Special menus will also be featured on Feb. 10 in several other Strip restaurants. Fleur by Hubert Keller in Mandalay Bay is cooking up a festive four-course prix fixe dinner available from 5 – 10:30 p.m. Dragon Noodle Co. & Sushi Bar at Monte Carlo has a three-course prix fixe menu for $29 that will be served from 11 a.m. – 11 p.m. Rice & Co. in Luxor is offering a  three-course prix fixe dinner for $65 from 5 – 11 p.m.

Cheer on the Meadows School’s 17th annual Dragon Parade Performance. The Forum Shops at Caesars and Mayor Carolyn Goodman will welcome 120 students (from kindergarten and first grade) on Feb. 11. The parade gets under way at 10 a.m. A unique kid-powered snake costume has been created for the event. Many of the kids will also be adorned in red and gold costumes while beating drums to keep evil spirits away. The parade commences near Joe’s Seafood, Prime Steak & Stone Crab and then continues through the entire shopping center with an extended stop at the Fountain of the Gods for a special performance and remarks from the mayor.

A Yau Kung Moon organization is performing traditional Chinese lion dances at three MGM Resorts properties on Feb. 11. Yau Kung Moon, which means the “style of flexible power,” is one of the world’s most respected forms of martial arts. It originated in Southern China. To see this group in action, head to Aria’s porte cochere at 1 p.m., the Crystals shopping complex (near Todd English P.U.B.) at 1:30 p.m. or MGM Grand’s front desk at 7 p.m.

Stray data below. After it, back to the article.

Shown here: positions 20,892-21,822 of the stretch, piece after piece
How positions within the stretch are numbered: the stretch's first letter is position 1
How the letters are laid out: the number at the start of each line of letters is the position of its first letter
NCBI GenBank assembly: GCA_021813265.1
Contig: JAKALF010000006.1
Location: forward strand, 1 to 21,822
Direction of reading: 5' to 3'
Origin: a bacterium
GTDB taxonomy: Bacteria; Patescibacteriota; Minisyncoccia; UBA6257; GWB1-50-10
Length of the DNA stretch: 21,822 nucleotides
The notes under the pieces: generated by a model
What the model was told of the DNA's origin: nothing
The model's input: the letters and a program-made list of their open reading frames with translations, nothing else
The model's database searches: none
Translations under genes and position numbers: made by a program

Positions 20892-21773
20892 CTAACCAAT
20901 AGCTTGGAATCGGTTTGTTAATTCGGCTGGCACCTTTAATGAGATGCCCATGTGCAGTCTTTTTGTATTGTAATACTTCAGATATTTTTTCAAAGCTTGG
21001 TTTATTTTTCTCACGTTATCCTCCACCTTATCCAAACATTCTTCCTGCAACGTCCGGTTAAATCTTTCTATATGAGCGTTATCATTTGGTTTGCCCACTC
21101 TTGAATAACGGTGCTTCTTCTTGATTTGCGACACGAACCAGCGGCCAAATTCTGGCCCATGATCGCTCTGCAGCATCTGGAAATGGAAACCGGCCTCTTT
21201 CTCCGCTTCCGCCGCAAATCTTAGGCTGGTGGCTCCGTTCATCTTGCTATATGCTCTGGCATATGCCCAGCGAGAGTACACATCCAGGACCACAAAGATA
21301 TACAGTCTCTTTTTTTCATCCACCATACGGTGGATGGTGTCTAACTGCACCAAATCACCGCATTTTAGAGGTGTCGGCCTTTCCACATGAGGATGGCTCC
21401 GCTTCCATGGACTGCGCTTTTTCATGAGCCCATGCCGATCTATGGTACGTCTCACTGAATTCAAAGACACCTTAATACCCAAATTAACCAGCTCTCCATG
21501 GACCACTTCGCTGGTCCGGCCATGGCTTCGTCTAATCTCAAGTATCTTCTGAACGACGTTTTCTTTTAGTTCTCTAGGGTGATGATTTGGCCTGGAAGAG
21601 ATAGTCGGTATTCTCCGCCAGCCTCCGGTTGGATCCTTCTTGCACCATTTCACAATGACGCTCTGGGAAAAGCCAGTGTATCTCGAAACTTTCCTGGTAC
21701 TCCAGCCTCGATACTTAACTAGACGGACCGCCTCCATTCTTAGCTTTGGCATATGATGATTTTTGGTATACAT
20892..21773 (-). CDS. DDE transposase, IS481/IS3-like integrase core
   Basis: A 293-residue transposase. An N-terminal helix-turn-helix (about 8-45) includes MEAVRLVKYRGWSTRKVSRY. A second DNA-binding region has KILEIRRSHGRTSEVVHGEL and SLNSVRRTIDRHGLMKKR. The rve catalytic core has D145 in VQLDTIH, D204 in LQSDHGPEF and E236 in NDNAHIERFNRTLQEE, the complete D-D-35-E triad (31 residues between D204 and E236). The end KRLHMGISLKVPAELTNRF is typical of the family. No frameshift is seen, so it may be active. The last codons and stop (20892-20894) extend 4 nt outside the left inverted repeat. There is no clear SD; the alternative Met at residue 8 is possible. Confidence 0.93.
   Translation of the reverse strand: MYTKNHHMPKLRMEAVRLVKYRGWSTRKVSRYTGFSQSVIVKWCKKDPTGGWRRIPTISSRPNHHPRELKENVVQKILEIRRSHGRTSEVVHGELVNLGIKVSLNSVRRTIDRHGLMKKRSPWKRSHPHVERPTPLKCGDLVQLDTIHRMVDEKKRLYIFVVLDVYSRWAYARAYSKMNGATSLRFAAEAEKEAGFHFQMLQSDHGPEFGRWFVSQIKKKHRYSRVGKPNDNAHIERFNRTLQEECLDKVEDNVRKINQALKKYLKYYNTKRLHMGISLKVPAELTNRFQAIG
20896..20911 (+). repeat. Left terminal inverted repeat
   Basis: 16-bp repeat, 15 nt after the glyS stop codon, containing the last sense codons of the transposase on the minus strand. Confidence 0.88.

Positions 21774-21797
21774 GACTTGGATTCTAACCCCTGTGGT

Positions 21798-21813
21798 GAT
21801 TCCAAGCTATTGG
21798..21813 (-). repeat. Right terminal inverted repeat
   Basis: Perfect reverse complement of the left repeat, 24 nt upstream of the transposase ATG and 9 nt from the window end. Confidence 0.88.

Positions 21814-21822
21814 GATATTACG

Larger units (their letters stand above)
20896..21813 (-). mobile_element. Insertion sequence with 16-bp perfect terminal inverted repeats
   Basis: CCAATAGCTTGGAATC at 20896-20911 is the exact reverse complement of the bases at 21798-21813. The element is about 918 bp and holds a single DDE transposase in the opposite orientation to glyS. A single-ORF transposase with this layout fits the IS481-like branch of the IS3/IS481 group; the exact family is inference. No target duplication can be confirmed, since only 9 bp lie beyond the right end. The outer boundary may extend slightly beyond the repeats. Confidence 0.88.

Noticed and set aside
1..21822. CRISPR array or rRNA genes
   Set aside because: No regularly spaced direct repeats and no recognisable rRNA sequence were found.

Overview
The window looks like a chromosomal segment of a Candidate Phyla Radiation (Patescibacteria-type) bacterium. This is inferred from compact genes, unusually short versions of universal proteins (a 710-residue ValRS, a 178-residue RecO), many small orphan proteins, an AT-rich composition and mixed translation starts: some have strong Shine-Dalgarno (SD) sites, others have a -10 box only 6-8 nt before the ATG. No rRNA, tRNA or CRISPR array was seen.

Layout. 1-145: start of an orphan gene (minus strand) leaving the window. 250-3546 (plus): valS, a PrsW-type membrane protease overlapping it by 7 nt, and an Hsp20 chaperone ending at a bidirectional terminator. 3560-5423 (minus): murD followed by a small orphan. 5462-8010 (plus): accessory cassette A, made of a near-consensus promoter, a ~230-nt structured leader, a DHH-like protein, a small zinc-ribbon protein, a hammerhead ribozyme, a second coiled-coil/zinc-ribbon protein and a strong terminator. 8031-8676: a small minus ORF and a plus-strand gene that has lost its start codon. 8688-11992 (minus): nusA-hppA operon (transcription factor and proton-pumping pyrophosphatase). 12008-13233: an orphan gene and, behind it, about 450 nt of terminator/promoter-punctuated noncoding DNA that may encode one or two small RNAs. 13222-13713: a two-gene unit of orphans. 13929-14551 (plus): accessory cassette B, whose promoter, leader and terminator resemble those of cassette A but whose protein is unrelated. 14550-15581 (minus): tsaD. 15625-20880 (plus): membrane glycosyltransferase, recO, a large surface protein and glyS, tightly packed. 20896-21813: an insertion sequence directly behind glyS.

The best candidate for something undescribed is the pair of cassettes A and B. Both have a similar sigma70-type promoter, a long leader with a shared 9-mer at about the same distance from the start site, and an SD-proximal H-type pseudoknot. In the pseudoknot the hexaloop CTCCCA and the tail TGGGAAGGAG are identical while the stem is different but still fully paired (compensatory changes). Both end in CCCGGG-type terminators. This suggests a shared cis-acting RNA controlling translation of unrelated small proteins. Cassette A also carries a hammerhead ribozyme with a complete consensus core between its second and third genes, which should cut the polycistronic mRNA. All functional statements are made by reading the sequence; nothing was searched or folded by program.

In addition, Bellagio is showcasing a colorful dragon and lion dance led by the Yau Kung Moon organization on Feb. 12. It will start at 6:30 p.m. from the resort’s main porte cochere. Later in the week, take the rare opportunity to enjoy one of a lavish series of dinners ($500 per person) in Bellagio’s Tuscany Kitchen. The culinary team from Beijing’s Diaoyutai State Guesthouse will prepare an eight-course menu featuring a collection of historic dishes modernized from ancient menus. These meals are traditionally served to visiting dignitaries. They will be held Feb. 14 – 16 at 7:30 p.m. nightly.

For a more comprehensive list of activities in Las Vegas celebrating Chinese New Year, click here.


I’m a Las Vegas native. By profession, I write at Vegas.com. Mostly about the city’s hotels, but on other topics – gaming and transportation – too. I really love staying at hotels. And the ones here are among the biggest and best in the world. Some key things I’ve learned: Resort fees are inescapable (frustrating but true), a friendly attitude at the front desk may score you a great view and over-the-top room amenities – bath butlers, Japanese tea service, menus with “intimate” items – do exist. What else should you know about me? Well, I’m comfortable at a blackjack table. And I like eating late-night pancakes in hotel coffee shops. A lot. Follow Renee on Google+.